a nostalgic longing
Many of us who aren’t farmers or gardeners still have some element of farm nostalgia in our family past, real or imagined: a secret longing for some connection to a life where a rooster crows in the yard.
― Barbara Kingsolver, Animal, Vegetable, Miracle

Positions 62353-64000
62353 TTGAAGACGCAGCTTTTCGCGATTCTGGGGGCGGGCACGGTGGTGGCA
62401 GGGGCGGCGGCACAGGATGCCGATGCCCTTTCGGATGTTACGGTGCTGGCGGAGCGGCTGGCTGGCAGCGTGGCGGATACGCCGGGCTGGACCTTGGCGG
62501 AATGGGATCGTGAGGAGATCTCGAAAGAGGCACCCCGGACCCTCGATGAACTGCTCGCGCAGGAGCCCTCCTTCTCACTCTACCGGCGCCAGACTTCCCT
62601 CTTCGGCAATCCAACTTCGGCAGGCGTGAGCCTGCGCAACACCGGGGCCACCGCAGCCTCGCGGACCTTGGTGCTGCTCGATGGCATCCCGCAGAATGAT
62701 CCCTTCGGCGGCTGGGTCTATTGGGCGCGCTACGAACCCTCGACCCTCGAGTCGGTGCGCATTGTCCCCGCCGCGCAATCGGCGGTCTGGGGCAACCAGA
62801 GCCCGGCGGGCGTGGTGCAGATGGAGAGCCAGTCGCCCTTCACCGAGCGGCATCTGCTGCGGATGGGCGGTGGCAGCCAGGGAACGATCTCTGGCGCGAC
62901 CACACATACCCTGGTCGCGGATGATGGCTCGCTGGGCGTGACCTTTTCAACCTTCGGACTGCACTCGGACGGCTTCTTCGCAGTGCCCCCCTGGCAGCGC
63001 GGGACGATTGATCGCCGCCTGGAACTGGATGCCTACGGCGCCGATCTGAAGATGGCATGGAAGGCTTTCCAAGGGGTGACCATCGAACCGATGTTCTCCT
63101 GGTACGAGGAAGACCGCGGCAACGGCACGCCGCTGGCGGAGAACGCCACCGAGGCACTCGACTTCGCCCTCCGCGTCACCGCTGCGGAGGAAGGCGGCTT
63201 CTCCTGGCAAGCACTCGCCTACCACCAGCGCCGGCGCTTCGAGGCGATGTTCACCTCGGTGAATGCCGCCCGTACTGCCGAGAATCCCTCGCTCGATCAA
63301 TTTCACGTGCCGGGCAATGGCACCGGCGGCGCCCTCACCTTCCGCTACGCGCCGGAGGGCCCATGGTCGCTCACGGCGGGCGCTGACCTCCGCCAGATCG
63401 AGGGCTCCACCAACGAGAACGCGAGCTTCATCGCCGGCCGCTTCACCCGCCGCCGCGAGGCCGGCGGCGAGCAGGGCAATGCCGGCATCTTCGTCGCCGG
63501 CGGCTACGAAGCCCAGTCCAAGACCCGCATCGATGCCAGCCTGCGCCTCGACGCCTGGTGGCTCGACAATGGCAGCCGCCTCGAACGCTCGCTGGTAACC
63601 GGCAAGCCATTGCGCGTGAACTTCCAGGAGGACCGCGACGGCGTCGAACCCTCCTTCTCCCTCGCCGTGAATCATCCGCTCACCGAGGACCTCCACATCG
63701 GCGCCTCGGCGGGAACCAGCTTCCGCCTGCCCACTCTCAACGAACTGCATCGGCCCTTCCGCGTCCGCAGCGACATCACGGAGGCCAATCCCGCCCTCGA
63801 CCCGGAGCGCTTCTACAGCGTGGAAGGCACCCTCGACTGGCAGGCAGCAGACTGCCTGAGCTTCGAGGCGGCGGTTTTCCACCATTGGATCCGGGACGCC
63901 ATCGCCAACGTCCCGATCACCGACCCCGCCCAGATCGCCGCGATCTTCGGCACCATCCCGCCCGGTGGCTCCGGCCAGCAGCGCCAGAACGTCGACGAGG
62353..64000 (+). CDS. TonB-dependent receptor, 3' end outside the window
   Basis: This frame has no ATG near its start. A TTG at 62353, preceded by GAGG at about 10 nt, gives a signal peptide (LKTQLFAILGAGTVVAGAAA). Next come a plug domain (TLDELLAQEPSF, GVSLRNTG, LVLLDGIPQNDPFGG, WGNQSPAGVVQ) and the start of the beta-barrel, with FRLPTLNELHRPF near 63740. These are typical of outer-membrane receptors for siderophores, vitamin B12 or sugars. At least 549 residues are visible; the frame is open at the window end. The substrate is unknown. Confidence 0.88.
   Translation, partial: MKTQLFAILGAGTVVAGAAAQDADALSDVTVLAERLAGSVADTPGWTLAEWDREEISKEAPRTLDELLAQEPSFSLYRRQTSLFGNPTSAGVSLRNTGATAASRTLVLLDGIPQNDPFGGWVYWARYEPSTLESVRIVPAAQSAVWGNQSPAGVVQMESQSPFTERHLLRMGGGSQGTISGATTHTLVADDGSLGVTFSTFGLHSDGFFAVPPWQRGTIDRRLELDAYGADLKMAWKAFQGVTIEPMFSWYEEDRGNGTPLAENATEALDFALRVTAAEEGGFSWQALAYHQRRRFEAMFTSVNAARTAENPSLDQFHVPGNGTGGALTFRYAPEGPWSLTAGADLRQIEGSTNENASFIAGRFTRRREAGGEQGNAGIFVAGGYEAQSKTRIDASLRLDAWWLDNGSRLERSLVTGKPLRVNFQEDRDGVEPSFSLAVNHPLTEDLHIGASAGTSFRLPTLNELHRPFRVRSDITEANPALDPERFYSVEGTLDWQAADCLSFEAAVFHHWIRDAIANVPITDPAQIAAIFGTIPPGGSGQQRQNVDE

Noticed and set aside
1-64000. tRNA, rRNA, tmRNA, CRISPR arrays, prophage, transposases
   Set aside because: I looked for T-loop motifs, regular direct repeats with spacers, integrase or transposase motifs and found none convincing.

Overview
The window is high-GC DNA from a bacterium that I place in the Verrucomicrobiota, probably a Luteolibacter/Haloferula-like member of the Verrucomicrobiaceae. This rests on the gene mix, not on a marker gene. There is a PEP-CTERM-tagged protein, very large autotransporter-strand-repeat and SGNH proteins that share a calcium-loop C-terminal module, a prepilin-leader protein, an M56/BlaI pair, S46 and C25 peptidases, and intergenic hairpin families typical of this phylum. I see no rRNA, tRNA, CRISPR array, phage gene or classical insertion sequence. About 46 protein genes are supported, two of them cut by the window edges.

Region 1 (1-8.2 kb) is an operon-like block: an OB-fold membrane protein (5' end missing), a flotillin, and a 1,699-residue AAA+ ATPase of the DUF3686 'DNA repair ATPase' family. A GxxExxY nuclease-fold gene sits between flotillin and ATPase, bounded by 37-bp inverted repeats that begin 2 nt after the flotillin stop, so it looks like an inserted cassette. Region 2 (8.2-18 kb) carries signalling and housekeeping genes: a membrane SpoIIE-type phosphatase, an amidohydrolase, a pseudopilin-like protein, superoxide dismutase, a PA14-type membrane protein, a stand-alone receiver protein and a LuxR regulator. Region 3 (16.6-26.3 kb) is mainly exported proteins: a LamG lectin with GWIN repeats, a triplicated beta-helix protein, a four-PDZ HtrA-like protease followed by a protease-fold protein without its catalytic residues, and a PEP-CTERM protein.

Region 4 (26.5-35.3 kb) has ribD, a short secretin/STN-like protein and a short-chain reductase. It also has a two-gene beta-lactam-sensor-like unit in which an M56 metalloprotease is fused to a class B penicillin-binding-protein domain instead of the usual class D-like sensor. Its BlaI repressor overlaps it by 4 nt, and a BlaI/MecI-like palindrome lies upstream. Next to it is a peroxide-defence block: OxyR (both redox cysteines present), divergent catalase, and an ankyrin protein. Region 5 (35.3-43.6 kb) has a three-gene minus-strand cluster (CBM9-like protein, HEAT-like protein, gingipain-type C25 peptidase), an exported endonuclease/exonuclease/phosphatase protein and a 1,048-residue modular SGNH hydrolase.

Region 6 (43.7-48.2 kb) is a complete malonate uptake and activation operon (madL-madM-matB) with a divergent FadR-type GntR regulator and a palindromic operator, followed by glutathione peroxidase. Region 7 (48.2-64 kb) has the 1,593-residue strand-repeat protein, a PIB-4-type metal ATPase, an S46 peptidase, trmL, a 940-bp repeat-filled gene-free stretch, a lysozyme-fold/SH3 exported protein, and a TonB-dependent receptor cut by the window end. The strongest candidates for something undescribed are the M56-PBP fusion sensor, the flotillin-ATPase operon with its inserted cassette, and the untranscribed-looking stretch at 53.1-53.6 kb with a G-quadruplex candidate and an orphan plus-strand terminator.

Earlier this week, Olive and I shuffled through our garden paths pruning broccoli to roast with our dinner. At first, I watched her from a distance, giddily finding these little treasures to put in her white garden basket — such a simple pleasure for the both of us, really. “Come pick some, mom!” she calls to me, and I do, also straining to hear what Blythe and Liam are discussing with Mark around the fire pit. Their words are too far. There’s no fire tonight. They don’t seem to mind though. Instead of scooting closer to their conversation, I stop to watch Burke — my introvert — swinging alone in the distance on the tire swing. The trees above me still hang with Winter’s barrenness, and for a moment as the sun rests on the neighbor’s roofline, time pauses. Is this not the simplicity I have yearned for, the secret, nostalgic longing Kingsolver describes? Maybe. Either way, I want to remember this.